Spectra Logic, Overland Storage Reveal New Channel Programs, Products

Spectra Logic on Thursday unveiled enhancements to its Partner Success Program at its fourth annual VARcon meeting in Boulder, Colo.

The Partner Success Program now has a second tier, said Bill Reed, senior vice president of sales and marketing at Spectra Logic.

Current solution providers for the vendor, which derives about 65 percent of its U.S. revenue through the channel, will automatically become Gold-level VARs. They are also eligible to become Platinum-level VARs by committing to having 75 percent of their storage specialists trained on Spectra Logic, purchasing demonstration equipment at a 70 percent discount off list price, and participating with the vendor in quarterly forecasting meetings, Reed said.

In return, Spectra Logic will give its Platinum partners a quarterly rebate of "a couple of points," as well as increased joint telemarketing support, Reed said.

Sponsored post

Michael Fanelli, western regional manager at Sales Strategies, a solution provider in Metuchen, N.J., said Spectra Logic has a good channel program, especially in terms of opportunity registration, and that he looks forward to becoming a Platinum partner with the vendor.

However, Fanelli said he reserves judgement on Spectra Logic's demo equipment plans. Such equipment requires a lot of space and is often obsolete by the time it is sold, he said.

But Fanelli said he welcomes providing Spectra input on forecasting. "It's part of being a partner," he said. "You can't be a partner without adding something."

Fanelli also said he likes the idea of rebates, but that he is not sure they will result in more sales. "I'm more motivated by customer satisfaction," he said.

Last week, Spectra Logic rival Overland Storage used its first-ever partner summit to pass details about its storage software strategy to solution providers.

The company, formerly named Overland Data, in June started shipping its storage resource management (SRM) software, the first of three applications aimed at managing a client's complete storage infrastructure.

In the next quarter, the company plans to release Overland Storage Planner, which helps design and set up a SAN, followed early next year by Overland Storage Area Network Manager, which discovers, manages and monitors multivendor SAN devices, said John Cloyd, vice president and general manager of the company's Storage Management Business Unit.

Cloyd told partners the software will help them become professional services providers by allowing them to help clients survey their data needs, provide suggestions and get visibility in their storage consumption. Partners can also get recurring revenue from annual maintenance fees. "Our hardware is so good, you can't make money on break-fix," he said.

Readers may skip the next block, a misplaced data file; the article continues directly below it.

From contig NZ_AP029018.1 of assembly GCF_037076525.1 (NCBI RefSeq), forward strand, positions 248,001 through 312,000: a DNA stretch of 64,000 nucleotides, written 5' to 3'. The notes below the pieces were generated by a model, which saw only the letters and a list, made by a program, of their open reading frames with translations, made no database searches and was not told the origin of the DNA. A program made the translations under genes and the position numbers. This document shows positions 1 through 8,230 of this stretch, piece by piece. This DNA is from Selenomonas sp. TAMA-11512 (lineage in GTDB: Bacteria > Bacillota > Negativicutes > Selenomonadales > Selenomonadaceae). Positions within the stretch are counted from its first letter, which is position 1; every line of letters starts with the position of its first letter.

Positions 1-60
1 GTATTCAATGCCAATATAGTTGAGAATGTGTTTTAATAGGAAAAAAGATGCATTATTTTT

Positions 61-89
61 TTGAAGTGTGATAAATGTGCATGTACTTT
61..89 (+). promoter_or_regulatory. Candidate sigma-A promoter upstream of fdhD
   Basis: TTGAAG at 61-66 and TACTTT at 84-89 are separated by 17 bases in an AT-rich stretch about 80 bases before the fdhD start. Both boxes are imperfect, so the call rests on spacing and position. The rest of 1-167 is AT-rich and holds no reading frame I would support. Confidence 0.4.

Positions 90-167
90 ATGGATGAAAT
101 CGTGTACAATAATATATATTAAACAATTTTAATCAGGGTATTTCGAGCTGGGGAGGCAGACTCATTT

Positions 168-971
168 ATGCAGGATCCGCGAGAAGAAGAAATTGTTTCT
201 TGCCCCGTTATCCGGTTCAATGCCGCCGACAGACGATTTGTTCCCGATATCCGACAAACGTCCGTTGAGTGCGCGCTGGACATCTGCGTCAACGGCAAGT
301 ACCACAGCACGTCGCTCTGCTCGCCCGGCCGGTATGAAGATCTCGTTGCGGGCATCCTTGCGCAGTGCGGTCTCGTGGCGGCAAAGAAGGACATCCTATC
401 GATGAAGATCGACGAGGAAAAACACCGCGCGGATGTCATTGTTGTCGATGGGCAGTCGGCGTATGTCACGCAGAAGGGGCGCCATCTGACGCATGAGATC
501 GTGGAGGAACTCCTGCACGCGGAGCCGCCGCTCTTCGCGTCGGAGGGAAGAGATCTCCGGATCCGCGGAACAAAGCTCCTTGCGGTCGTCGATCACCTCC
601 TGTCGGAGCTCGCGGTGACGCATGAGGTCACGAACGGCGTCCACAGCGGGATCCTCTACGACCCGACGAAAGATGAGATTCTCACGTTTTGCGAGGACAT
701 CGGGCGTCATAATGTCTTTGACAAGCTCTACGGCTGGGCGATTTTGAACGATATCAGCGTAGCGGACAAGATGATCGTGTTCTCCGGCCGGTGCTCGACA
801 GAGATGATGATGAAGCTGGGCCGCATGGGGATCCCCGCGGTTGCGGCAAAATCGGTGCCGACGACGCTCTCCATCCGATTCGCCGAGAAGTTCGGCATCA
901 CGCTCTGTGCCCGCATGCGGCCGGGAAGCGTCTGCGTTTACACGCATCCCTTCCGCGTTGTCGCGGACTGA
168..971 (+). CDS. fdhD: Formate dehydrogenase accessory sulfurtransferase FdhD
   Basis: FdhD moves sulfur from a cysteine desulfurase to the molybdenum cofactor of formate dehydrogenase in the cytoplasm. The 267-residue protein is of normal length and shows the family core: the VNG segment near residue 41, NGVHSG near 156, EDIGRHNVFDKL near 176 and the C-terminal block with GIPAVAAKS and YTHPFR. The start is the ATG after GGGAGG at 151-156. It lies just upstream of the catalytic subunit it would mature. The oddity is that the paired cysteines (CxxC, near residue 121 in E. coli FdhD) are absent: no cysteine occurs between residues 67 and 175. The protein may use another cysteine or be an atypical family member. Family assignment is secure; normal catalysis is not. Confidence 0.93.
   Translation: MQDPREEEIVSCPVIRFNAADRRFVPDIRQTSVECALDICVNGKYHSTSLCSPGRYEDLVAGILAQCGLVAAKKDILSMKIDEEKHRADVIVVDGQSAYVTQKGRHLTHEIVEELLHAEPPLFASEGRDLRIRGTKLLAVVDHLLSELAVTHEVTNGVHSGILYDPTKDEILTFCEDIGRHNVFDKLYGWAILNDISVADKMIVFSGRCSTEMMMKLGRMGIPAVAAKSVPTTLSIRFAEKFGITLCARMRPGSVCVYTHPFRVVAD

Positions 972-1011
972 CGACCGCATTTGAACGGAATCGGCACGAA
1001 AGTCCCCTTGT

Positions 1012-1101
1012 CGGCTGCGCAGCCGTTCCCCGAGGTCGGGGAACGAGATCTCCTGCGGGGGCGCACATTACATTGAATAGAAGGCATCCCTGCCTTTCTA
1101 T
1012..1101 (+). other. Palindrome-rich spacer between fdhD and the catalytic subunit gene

Al Conte, sales manager at Sourcetek Systems, a Portsmouth, N.H.-based solution provider, said he likes the Overland storage management software message because that vendor does not sell hard drive-based storage hardware.

"That lets them act almost like an outside adviser," he said. "At the end of the day, they're not trying to use backup software to sell more disk drives."

Conte said Overland's upcoming SAN planning tool will be a great aid in helping customers with their storage needs. "For users contemplating purchasing a SAN next year, we can plug in the parameters and see if they really can use a SAN," he said. "[Overland implied that if you use the planner, your client may see he doesn't need a SAN or doesn't need one now."

Fanelli, who also works with Overland, said that company's software model is unique in that its SRM software is licensed according to capacity, so customers can start out at a low cost. With other vendors, it is common to have to purchase the same license regardless of capacity, whereas with Overland a license can be purchased in chunks of 100 Gbytes.

Both Overland and Spectra also unveiled hardware road maps.

Overland plans to introduce LTO-2 drives with 200 Mbytes of native capactiy to its tape libraries late this year, to be followed by LTO-3 drives with 400 Gbytes of capacity late next year, said Bob Scroop, vice president and general manager of the company's Storage Resource Business Unit. The company is now starting to offer SDLT 320 drives with 160 Gbytes capacity in its libraries and plans to offer SDLT 640 drives with 320 Gbytes capacity late next year, he said.

Overland Storage will also unveil an expanded version of its Neo tape libraries with capacity of up to 99 Tbytes by year's end. The Neo has just been given partitioning capabilities and is expected to be available with iSCSI by year's end and 10-Gbit Ethernet early next year, Scroop said.

The company also plans to introduce two new models of the Neo libraries. Like the current Neo 4000 series, they are modular libraries. However, to cut costs, the new versions will start out at higher capacities, Scroop said.

Meanwhile, Spectra Logic this fall is planning a number of performance enhancements on its current line of libraries, including 2-Gbps Fibre Channel connectivity, increased scalability and a second-generation Gbit Ethernet interface with three times the throughput of the company's current version, Reed said.